Tag Archives: quantum mechanics

100 percent efficiency transporting the energy of sunlight from receptors to reaction centers

Genetic engineering has been combined with elements of quantum physics to find a better way of transferring the energy derived from sunlight from the receptors to the reaction centers (i.e., photosynthesis). From an Oct. 15, 2015 news item on Nanowerk,

Nature has had billions of years to perfect photosynthesis, which directly or indirectly supports virtually all life on Earth. In that time, the process has achieved almost 100 percent efficiency in transporting the energy of sunlight from receptors to reaction centers where it can be harnessed — a performance vastly better than even the best solar cells.

One way plants achieve this efficiency is by making use of the exotic effects of quantum mechanics — effects sometimes known as “quantum weirdness.” These effects, which include the ability of a particle to exist in more than one place at a time [superposition], have now been used by engineers at MIT to achieve a significant efficiency boost in a light-harvesting system.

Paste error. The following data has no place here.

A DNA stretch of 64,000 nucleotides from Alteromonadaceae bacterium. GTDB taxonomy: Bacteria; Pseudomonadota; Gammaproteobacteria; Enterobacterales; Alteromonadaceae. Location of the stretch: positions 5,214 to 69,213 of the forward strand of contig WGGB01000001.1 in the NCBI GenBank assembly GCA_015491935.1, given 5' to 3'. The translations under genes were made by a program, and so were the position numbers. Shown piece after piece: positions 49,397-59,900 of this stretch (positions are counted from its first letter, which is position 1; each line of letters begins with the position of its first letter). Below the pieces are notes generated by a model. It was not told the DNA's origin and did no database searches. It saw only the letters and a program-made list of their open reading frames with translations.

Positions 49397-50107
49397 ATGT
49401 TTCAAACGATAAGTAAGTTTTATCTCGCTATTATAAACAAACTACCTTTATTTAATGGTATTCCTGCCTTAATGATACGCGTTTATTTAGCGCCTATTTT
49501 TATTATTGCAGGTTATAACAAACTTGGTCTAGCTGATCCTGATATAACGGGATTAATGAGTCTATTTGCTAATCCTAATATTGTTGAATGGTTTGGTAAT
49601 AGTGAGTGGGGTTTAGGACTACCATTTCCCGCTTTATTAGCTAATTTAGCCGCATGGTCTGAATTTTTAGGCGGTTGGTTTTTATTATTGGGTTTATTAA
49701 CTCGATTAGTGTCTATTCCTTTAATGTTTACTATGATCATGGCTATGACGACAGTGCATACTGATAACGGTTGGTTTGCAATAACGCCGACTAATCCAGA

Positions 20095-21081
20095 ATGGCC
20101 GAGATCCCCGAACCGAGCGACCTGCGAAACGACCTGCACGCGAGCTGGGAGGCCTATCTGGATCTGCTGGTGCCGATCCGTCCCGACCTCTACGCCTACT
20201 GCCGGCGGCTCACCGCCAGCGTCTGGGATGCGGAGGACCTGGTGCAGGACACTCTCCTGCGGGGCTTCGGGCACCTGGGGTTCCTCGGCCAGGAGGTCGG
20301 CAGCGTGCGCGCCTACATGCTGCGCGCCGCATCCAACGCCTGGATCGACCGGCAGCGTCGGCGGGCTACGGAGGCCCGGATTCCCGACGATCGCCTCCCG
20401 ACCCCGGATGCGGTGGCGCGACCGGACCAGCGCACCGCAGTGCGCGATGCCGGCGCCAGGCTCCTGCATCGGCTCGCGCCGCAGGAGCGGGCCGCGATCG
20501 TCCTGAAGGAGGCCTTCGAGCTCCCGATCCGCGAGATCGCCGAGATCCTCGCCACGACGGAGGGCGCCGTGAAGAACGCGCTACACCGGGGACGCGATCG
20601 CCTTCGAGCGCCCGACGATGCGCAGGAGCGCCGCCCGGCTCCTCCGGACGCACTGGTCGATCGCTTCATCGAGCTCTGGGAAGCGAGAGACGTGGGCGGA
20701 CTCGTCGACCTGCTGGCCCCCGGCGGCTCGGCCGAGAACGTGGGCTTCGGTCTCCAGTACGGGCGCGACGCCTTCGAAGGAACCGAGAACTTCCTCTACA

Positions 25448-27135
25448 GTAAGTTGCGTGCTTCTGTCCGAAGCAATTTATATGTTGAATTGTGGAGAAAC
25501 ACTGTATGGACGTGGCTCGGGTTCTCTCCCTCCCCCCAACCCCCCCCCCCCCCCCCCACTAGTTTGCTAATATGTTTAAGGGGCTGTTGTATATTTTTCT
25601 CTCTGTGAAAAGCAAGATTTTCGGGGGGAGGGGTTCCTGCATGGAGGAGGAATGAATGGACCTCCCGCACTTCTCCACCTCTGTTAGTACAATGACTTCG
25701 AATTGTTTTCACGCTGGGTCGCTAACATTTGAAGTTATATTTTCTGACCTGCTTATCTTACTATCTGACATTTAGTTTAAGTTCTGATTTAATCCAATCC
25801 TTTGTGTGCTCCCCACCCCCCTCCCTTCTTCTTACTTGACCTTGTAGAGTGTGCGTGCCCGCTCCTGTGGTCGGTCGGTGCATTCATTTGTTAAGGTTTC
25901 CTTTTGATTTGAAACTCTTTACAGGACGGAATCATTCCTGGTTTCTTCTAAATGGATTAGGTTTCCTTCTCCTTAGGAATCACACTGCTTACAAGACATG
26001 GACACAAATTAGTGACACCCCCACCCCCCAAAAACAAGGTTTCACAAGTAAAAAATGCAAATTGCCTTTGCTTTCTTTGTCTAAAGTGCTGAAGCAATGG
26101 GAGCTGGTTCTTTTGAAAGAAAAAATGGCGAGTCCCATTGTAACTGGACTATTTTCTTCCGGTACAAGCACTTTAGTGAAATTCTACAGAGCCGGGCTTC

Surprisingly, the MIT [Massachusetts Institute of Technology] researchers achieved this new approach to solar energy not with high-tech materials or microchips — but by using genetically engineered viruses.

An Oct. 15, 2015 MIT news release (also on EurekAlert), which originated the news item, recounts an exciting tale of interdisciplinary work and an international collaboration,